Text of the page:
Teaching plans:
Four Fridays in February, a Drawing and Painting Skills Workshop at the Woodstock School of Art in Woodstock, NY I'll be back again for two summer workshops on outdoor painting and art-making hand skills.

Adirondacks! A 3-day plein-aire intensive in July celebrates the beautiful northern lakes district. We'll work on water surface and how to translate geological forms into paint.

Special thanks to the spiritually charged and politically active people who invited me along with 13 other writers and artists for a 5-day intensive November residency at The Blue Mountain Center in Blue Mountain Lake, NY. This is one of America's leading artist colonies and the only one to have a social justice component in their mission and programming.

Friday, November 21, 2008

A beautiful stream has been described by Clair-- I could just imagine it from her words. There was a similar intimate waterfall in a brook near my family's home in North Danville. The stream came around a perfect bend and the water spilled white into an oval pool. There were 4 tall cedars providing a sort of viewing booth made of tree trunks. Forty years hence, 3 of the trees still stand, and annual floods have re-shaped the pool, but the place still has big magic for me. Above is an image based on this small waterfall-- a collage 38 X 50" called Roy's Brook.

Wednesday, November 19, 2008

Talk to the People of Vermont

Talking to the people of Vermont about waterways in the Green Mountain State has quickly brought me to the conclusion that there is passionate feeling and deep-seated attachment to every distinct kind of water place imagineable. I have collected about 20 surveys from internet and phone interviews, and in-person canvassing, I have heard from people of all ages, from 6 to over 80. I have sought out former residents of the State because there is a diaspora of native Vermonters and we are fervent in our love and longing for our home state. Here are some results:
To my surprise the small and intimate bodies of water lead the popularity contest. Quiet brooks, small streams, and trout fishing holes are prominent in people's thoughts. I have three waterfall lovers responses. Like me, they love the shapes, sounds and drama of a waterfall. The big lakes are mentioned as well, with Willoughby and Lake Champlain cited most frequently. Rivers are being described too, The Winooski in Plainfield, Sleeper River near Danville, the Connecticut River and the Gihon River in Johnson, VT.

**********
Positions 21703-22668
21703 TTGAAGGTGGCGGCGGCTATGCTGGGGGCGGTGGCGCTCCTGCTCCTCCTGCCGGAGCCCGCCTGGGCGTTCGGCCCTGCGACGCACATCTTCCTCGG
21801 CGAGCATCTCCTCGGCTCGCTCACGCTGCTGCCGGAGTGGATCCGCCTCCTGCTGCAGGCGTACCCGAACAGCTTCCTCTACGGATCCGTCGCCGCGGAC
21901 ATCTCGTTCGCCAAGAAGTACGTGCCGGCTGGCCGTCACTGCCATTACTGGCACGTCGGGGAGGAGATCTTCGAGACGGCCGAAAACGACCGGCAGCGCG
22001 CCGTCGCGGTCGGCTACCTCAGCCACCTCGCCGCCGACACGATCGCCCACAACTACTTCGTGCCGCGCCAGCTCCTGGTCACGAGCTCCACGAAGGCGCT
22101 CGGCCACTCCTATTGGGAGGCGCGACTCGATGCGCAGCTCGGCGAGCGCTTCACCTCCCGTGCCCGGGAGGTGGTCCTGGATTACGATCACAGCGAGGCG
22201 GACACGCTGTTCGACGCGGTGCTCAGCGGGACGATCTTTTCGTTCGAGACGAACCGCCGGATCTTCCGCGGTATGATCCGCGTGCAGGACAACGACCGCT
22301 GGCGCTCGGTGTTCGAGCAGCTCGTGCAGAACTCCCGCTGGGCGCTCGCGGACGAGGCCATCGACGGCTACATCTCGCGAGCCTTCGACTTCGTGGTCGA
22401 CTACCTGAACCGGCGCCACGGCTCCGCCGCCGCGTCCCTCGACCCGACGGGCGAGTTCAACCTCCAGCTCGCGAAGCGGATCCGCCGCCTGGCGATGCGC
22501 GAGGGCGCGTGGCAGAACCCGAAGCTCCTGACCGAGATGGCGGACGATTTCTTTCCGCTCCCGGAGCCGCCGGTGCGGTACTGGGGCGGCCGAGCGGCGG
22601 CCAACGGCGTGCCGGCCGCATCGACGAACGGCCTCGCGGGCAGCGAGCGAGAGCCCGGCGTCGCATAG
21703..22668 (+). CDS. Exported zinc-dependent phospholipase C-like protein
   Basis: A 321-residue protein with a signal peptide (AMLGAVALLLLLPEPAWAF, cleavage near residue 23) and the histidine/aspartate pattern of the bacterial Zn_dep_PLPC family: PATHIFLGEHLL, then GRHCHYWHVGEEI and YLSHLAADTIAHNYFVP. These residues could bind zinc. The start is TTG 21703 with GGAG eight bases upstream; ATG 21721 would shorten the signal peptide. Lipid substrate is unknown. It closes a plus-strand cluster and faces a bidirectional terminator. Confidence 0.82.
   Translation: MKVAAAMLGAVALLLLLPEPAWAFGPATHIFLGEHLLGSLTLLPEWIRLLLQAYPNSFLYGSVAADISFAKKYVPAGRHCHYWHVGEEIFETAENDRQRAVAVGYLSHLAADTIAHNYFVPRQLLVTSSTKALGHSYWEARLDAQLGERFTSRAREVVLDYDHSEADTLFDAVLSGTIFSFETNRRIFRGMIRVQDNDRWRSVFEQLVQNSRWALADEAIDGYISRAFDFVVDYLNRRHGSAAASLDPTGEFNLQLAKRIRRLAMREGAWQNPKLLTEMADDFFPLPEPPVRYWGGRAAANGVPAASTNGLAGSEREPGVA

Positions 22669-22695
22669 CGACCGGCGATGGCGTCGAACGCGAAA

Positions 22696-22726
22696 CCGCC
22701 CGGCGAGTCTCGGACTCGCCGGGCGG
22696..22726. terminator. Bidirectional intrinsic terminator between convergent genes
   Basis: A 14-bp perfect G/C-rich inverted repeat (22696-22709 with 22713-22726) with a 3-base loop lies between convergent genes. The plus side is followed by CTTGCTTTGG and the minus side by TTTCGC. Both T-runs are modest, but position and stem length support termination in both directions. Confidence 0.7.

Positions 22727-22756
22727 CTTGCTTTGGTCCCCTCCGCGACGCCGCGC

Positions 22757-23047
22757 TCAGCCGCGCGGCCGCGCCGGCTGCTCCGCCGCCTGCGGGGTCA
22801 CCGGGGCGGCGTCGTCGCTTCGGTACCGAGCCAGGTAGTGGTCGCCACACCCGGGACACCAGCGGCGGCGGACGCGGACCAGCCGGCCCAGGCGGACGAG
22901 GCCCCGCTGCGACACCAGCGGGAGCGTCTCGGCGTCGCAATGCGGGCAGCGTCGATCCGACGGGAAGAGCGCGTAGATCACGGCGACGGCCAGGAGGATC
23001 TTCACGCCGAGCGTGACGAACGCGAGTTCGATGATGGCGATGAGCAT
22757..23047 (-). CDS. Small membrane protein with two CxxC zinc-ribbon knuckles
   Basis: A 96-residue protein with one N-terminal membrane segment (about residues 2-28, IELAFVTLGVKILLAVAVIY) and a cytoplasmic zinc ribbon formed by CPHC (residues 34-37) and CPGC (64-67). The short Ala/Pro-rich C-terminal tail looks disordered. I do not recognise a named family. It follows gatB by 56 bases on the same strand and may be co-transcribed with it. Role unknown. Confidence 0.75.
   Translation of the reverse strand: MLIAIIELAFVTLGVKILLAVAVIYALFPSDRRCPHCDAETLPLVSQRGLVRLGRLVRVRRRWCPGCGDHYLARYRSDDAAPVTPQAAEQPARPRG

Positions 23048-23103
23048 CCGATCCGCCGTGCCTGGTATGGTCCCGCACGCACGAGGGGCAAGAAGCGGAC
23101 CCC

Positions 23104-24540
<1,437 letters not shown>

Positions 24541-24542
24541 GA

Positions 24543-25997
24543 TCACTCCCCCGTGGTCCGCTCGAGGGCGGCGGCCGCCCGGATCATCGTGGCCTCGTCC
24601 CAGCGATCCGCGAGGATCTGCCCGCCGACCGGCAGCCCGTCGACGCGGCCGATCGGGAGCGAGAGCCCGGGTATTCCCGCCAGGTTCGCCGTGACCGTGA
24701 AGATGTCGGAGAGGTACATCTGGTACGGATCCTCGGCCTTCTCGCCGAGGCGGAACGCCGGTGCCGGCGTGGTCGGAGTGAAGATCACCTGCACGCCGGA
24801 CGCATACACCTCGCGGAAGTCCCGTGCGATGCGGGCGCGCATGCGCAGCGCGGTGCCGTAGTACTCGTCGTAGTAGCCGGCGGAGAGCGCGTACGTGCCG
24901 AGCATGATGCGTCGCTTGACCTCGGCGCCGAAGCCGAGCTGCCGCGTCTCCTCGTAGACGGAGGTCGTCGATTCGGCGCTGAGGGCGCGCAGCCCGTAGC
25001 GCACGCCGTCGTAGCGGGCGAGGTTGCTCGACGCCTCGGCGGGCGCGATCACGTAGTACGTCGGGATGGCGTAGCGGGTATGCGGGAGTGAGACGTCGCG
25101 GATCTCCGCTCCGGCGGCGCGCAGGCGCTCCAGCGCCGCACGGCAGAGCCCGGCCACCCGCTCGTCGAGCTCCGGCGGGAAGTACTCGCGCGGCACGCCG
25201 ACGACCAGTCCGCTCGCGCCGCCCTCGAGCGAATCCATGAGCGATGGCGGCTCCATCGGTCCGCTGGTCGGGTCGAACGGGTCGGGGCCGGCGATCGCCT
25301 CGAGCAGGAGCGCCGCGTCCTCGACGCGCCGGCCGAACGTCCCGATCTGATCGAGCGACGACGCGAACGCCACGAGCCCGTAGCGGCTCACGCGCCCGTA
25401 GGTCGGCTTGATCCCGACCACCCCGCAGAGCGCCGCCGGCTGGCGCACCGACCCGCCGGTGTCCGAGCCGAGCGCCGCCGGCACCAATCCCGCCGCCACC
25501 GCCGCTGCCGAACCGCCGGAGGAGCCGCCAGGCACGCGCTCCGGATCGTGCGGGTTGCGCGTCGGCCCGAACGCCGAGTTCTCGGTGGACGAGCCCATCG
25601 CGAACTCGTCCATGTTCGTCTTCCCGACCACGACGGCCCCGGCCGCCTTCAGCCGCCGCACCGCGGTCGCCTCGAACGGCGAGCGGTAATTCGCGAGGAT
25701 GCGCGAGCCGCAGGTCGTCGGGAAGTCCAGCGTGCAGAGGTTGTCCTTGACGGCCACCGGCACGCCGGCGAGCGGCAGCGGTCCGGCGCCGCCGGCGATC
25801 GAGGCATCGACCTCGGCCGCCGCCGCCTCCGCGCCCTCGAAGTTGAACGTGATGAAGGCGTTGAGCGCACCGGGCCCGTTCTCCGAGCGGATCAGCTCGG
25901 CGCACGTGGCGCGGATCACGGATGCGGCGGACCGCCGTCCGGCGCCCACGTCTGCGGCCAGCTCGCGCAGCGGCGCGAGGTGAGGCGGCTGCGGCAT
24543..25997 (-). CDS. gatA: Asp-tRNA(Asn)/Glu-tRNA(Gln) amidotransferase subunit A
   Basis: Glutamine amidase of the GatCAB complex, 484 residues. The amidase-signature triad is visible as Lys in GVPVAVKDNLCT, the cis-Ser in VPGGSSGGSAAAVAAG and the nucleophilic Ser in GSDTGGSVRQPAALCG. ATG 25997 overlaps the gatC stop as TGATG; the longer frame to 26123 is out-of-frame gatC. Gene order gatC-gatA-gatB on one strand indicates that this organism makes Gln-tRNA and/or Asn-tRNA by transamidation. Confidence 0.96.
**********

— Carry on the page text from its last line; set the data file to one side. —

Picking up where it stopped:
Because as an artist I specialize in moving water, I am opening to the possibility of working with a small brook/waterfall location such as Buttermilk Falls near Chester. I am considering a lake location, maybe Willoughby for its massive stone cliffs, a river location such as Emerson Falls and a waterfall site. Moss Glenn Falls on Route 100 is a favorite that is well known to everyone but I haven't seen it come up on a survey yet.

I would be pleased to discover any other water locations that people find important in their lives. Readers and viewers, please be so kind as to contact me with any suggestions you may have. If anyone hasn't yet taken the survey or would like to direct a friend to it, here is the address:

Wednesday, November 12, 2008


Skinnydipping, one of those precious freedoms!
Local residents of Westmore are united in their desire to keep the South Beach nude swimming area clothing-optional. Having been a big fan of this place and the age-old practice of swimming naked, I add my vote to those who say KEEP IT NAKED!

Thursday, November 6, 2008

The first wave of survey and emails are coming in and they are interesting indeed. I am hearing from several people who live elsewhere and keep Vermont in their hearts. Such letters have come from as far away as Kabul, California and Quebec. I am reading memories of soft summer days on the Sleepers River --and a heartbreaking story of a beloved cat who accidentally drowned in the Winooski River. Vermont Waterways have an ever present element of danger. Nature is not always kind-- I work with this tension in my paintings. The survey includes mentions of lakes and ponds, a waterfall, and two rivers so far. Landscape Photos: Willoughby Lake in Westmore, my Dad, artist John Bisson in his boat on Shadow Lake, Concord, VT and Emerson Falls near St. Johnsbury, VT. some of the places that have been mentioned in survey responses.

Friday, October 31, 2008


As a Finalist in the Art of Action project in Vermont, I'm gathering thoughts from all who love the state to help guide me in selecting water sites to paint in the Green Mountain State. See

If you were born in Vermont, have lived in Vermont, have been to Vermont or live there now, I invite you to share your thoughts in a quick survey. You can easily fill it out on-line. No name or address is required but I am planning a small hand-made art-gift for each person who participates in the survey. If you would like to be added to the art-gift list, kindly fill out the survey. At the end of the 4 questions, you'll see a link to my website where you can send me your name and address confidentially.